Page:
Bombing assaults in bookshops followed, even in America, and booksellers would choose whether to withdraw it or sell it in secret. The victims of such attacks in America and England were in the dozens. In Belgium, two Muslim clerics who called for restraint were found dead in the country’s biggest mosque.
Meanwhile, as was expected, all these extremities made the book a best-seller, and as its fame grew, so did the intensity of the events against it. In London they burnt Rushdie’s effigies in squares. In Japan, the translator of the Japanese publication was stabbed to death; and there was an attempt on the Italian translator. In Norway, the book’s publisher was shot three times but survived. The Turkish translator, the famous writer Aziz Nesin, was the target of a bombing attack of fundamentalists in Sivas, Turkey. The attack led to the deaths of 37 people that were attending a conference (Nesin was not injured). Only one attempt against Rushdie is recorded, ςηιψη failed as the bomb that was intended for him exploded immaturely and killed the aspiring assassin.
Six years went by before Rushdie published a new book, slowly starting to be seen as a writer and not as the central point of a deadly controversy. He avoided public appearances for many years and he could only meet his friends under the utmost secrecy.
Some writers, wanting to show solidarity to their colleague, decided to claim “co-responsibility” for the insult against Islam, testing in this way whether Rushdie was still in danger or not. Christopher Hitchens, one of these writers, replaced him when he could not attend a book presentation in an American city and, after the room was emptied, a pipe bomb was found, that luckily had not been assembled properly, which was the only reason it had not exploded.
But Rushdie didn’t find support from many; soon after Khomeini’s fatwa, politicians of his country (he was a British citizen) attacked him from all sides of the political spectrum. Keith Vaz, a Labour Party member, called for the book’s ban and Norman Tebbit, a Conservative Party member, called him a vile man, whose “public life has been a record of despicable acts of betrayal to his upbringing, religion, adopted home and nationality”. The problem many of them located in the issuing of the fatwa was ‘why should the British taxpayers spend so much tax money for the protection of someone who was essentially a foreigner?’ Various circles, even left ones, and public figures like the writer John LeCarre and the Marxist John Berger, utterly failed to support, in the name of Rushdie, freedom of speech, the bedrock of an open society, blaming him for criticizing Islam. They claimed that he should have expected this kind of reaction and therefore that, in a way, he ‘had it coming’. Singer-songwriter Cat Stevens, who had changed his name into ‘Yusuf Islam’ when he became a Muslim in 1977, publicly stated that he agreed with Khomeini and that if he knew where Rushdie was he would inform on him to be killed.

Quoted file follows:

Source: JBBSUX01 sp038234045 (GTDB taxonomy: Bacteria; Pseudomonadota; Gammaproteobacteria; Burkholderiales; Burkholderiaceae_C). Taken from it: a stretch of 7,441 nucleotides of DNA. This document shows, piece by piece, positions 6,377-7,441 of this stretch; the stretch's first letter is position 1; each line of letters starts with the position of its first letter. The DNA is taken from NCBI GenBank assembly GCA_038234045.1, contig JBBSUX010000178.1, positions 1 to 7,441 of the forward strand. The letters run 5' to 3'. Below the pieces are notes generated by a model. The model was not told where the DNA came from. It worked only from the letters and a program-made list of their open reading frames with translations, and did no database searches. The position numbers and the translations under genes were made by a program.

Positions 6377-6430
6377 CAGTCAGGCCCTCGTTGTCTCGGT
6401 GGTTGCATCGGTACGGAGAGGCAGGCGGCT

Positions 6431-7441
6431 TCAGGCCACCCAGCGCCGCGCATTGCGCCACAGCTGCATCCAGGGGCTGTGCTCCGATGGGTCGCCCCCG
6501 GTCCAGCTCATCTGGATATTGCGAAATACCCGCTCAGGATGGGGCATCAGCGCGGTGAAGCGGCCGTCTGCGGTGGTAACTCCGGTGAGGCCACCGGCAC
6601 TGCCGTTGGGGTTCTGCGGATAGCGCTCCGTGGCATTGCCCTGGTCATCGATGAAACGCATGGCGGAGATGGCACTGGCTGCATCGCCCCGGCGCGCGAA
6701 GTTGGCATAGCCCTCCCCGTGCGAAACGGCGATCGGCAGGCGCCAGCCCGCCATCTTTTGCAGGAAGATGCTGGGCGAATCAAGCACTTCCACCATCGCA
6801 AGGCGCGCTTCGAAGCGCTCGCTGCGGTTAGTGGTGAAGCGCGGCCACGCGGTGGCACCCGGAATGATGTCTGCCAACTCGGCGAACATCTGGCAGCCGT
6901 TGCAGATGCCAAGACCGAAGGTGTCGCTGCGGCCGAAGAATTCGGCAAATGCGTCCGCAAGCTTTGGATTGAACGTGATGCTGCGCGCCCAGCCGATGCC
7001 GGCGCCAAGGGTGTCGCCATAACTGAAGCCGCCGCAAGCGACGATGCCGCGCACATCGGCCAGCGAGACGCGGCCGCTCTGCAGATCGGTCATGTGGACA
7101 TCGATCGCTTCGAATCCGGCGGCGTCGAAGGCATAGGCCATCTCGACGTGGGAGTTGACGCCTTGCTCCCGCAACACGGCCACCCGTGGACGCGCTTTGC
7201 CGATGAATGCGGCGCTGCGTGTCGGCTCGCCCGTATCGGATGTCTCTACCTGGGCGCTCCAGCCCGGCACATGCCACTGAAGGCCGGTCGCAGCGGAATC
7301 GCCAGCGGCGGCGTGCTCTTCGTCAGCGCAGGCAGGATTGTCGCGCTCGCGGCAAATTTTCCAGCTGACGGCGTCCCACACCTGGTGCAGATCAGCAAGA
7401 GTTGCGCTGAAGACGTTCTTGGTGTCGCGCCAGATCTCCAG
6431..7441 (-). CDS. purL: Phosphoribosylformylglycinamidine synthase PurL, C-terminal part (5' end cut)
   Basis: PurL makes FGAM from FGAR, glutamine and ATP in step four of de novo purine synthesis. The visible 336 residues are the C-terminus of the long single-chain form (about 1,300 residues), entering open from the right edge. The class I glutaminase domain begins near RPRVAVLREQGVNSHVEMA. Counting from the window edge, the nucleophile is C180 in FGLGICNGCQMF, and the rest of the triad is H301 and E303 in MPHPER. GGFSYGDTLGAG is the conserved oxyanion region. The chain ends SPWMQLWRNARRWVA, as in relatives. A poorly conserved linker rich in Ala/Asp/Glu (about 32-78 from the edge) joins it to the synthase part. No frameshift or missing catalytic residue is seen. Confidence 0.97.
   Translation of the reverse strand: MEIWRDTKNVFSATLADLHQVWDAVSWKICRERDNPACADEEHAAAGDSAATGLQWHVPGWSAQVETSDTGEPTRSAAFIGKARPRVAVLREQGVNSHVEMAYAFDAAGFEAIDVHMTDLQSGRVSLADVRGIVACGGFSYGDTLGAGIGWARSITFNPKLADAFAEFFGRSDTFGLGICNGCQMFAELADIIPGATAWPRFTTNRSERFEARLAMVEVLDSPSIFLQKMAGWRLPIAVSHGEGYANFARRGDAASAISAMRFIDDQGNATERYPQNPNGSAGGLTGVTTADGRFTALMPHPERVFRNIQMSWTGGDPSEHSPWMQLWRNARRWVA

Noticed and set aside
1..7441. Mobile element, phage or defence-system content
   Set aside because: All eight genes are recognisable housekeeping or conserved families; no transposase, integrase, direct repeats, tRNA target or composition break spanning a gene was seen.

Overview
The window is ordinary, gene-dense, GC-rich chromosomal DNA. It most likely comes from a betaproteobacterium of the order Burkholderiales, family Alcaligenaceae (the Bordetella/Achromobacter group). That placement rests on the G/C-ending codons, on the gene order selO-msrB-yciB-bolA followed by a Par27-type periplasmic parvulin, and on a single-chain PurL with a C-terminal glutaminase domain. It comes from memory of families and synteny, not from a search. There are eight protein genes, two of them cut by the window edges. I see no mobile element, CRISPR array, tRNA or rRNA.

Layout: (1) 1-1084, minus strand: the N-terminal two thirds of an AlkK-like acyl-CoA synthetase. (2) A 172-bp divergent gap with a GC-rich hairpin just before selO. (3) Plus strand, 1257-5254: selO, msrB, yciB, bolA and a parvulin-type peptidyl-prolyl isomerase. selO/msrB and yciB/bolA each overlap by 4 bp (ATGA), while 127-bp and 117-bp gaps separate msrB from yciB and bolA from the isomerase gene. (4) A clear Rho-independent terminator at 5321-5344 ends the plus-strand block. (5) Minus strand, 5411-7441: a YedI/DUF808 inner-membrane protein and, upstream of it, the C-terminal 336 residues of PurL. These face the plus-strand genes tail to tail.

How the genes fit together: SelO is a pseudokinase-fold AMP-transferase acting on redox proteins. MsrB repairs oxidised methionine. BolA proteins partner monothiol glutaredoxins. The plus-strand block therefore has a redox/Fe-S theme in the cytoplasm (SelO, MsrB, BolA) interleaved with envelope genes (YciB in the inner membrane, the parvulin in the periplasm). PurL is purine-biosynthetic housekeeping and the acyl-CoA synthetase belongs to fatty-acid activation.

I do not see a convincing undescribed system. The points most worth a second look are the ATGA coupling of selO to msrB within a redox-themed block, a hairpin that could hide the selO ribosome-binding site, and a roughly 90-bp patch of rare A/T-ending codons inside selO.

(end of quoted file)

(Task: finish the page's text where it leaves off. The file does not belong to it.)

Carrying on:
Religious leaders around the world (the Vatican, the Archbishop of Canterbury, and others in America) stood beside Khomeini, defending the right of a religion to not be subjected to insult. We shouldn’t, of course, expect differently, since they very well know that if the road is opened to blasphemy, meaning the criticism from anyone who isn’t absolutely identified with the main dogmas of the relevant religion, nothing will stop it from reaching their own beliefs, as had happened a decade before with Monty Python’s Life of Brian. The pious hand of the religious is very long and reaches the most unexpected channels of our intellect; whether relating to a Corpus Christi performance or the publication of certain cartoons is Denmark or France.
Ten years after the issuing of the fatwa, the Iranian president Khatami’s public commitment that he would “neither support nor hinder assassination operations on Rushdie”, seem to have decreased the danger he faces; but he still receives every year on February 14 a new Saint Valentine’s “card” from Iran, reminding him that this story is not over.